Finch, Poppies, Dragonfly, and Bee
The Mughal emperors introduced botanical and ornithological paintings to northern India in the sixteenth century. This painting represents a variation on that tradition because all of the natural elements have been rendered in a fanciful palette of intense colors. While the fantastic rock form and the representation of more than one species recall paintings by the Persian artist Riza ‘Abbasi, the use of jewel tones suggests that it was made in the southern Indian region known as the Deccan, where the poppy and the dragonfly were often used as emblems of the seasons.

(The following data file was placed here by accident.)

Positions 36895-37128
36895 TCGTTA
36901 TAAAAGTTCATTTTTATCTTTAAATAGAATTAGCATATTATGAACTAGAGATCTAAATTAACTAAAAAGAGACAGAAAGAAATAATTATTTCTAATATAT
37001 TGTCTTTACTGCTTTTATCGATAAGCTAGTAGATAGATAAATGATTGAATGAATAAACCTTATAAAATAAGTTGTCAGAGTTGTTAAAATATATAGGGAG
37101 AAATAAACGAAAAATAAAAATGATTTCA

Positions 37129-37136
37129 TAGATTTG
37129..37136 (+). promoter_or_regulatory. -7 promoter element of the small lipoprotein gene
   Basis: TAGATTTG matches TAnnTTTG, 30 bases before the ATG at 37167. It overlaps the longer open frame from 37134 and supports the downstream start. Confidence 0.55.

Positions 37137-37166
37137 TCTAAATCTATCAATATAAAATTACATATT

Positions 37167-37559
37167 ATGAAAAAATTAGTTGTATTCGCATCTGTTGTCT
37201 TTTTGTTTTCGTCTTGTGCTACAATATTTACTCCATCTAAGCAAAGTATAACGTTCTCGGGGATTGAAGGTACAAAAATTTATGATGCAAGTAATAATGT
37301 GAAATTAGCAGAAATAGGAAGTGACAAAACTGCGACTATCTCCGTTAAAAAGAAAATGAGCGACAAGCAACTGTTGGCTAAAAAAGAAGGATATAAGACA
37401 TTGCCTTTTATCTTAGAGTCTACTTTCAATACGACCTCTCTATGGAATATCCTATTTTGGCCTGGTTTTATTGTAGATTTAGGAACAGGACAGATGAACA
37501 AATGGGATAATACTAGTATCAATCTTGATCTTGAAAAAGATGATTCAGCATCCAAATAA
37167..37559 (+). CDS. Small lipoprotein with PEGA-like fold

Opaque watercolor and gold on paper
sheet: 11 1/2 x 7 3/4 in. (29.2 x 19.7 cm)
image: 7 3/8 x 4 in. (18.7 x 10.2 cm) (show scale)
Ella C. Woodward Memorial Fund
This item is not on view
Indian. Finch, Poppies, Dragonfly, and Bee, 1650-1670. Opaque watercolor and gold on paper, sheet: 11 1/2 x 7 3/4 in. (29.2 x 19.7 cm). Brooklyn Museum, Ella C. Woodward Memorial Fund, 87.85 (Photo: Brooklyn Museum, 87.85_IMLS_SL2.jpg)
overall, 87.85_IMLS_SL2.jpg. Brooklyn Museum photograph
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